Jaime Booth, an assistant professor of Social Work, was recently awarded the Deborah K. Padgett Early Career Achievement Award from the Society for Social Work and Research at the organization’s national conference in Washington, D.C. She was recognized for using innovative approaches in her research, much of which involves young people in historically disadvantaged neighborhoods.
“I’m engaging with new technology to answer traditional social work questions,” she said of her work.
Booth and Rosta Farzan, associate professor of computing and information, along with other partners, are spearheading a pilot project called Data Forerunners. Close to 20 high school students from the Hill District and Homewood are using public data to explore issues in their communities, ranging from crime rates to commuting habits to affordable housing.
Now she is immersed in the SPIN Project, or Spaces and People in Neighborhoods for Positive Youth Development. Nearly 80 Homewood teenagers, carrying mobile devices equipped with a special app, responded to several surveys a day that asked how they felt about where they were. Did they feel respected? Are there people around that could help them if they need it? A survey at day’s end asked how they felt that day and if they had used any substances. The teens themselves are assisting with the data collection and Booth and the teens will present the findings this spring at local community centers.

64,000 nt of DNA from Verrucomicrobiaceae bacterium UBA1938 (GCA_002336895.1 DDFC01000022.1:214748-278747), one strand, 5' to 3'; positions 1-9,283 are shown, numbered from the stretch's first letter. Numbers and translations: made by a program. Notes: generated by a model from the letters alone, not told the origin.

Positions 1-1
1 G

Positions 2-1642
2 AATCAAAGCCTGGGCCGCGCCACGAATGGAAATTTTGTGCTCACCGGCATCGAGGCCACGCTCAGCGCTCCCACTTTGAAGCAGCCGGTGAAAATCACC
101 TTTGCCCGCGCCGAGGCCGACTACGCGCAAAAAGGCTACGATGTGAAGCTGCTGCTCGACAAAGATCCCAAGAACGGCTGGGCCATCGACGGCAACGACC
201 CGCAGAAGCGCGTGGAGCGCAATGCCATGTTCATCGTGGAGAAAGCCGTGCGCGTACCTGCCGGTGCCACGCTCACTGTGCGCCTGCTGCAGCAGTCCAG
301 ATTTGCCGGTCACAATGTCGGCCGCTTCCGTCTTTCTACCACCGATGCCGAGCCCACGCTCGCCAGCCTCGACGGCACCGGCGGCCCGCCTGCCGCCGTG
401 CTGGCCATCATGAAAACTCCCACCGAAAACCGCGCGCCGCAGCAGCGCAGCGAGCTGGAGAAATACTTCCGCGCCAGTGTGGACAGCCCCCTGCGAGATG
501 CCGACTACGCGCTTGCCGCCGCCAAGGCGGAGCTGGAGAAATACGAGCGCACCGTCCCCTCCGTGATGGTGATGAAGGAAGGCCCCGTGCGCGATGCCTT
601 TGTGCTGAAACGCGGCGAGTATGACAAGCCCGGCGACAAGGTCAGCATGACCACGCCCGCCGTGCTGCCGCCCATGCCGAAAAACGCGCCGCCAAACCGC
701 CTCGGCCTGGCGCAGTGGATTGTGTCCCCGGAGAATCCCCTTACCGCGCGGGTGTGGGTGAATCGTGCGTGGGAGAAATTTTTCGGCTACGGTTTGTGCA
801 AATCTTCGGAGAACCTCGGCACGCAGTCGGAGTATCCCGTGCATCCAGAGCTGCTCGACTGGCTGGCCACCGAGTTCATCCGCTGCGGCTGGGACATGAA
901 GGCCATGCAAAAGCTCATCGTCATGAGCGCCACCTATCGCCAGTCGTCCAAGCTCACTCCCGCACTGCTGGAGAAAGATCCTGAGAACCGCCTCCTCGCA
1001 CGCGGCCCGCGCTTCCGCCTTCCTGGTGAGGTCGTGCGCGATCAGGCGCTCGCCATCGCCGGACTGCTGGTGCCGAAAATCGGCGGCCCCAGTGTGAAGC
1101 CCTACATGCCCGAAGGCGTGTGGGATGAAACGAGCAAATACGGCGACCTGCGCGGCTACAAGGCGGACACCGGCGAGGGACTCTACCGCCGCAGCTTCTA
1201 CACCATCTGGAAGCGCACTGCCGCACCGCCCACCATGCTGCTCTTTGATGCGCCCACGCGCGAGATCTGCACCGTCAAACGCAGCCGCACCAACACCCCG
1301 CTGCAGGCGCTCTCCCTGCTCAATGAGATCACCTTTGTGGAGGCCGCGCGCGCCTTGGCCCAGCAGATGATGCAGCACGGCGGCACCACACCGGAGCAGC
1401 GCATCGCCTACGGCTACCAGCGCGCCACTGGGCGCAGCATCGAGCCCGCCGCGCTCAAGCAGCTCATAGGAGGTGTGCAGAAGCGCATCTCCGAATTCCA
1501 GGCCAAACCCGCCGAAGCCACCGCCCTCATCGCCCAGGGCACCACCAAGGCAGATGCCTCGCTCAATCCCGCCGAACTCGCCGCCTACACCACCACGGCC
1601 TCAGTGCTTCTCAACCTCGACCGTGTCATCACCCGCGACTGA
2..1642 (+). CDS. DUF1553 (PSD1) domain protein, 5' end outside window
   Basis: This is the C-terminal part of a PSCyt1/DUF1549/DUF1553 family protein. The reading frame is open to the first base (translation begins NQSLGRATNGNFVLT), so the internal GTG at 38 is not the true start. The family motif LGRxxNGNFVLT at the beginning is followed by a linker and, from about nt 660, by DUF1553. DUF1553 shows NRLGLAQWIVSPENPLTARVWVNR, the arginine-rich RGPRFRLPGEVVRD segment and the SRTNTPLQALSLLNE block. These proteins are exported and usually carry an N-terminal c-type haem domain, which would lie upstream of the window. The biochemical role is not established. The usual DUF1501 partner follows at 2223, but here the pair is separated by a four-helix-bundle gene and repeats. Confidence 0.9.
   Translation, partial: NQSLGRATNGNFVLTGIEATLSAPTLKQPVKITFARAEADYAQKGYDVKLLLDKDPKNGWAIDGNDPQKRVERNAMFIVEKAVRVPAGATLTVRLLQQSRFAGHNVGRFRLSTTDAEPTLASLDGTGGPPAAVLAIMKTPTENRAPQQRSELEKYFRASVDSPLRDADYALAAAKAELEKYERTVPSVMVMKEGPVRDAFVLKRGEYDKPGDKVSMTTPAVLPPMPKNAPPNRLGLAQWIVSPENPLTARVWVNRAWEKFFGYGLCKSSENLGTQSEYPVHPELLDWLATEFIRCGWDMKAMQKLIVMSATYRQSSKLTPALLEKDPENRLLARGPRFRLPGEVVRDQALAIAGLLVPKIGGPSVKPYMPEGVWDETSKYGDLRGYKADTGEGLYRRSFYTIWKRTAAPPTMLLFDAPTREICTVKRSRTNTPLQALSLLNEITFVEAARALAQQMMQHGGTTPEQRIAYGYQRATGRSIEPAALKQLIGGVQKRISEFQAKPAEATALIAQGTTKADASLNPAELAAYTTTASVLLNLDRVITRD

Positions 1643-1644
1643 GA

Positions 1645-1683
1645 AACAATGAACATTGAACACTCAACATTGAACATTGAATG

“We want to understand how spending time in safe and risky spaces impacts these young people’s levels of stress and substance abuse,” said Booth. “The ultimate goal is to increase their access to safe spaces while addressing those spaces that are stressful.”
Booth and Khirsten Scott, assistant professor of English, also are developing H.Y.P.E. Media, a literacy program in which youth are taught the skills needed to engage new media to rewrite neighborhood narratives for community change.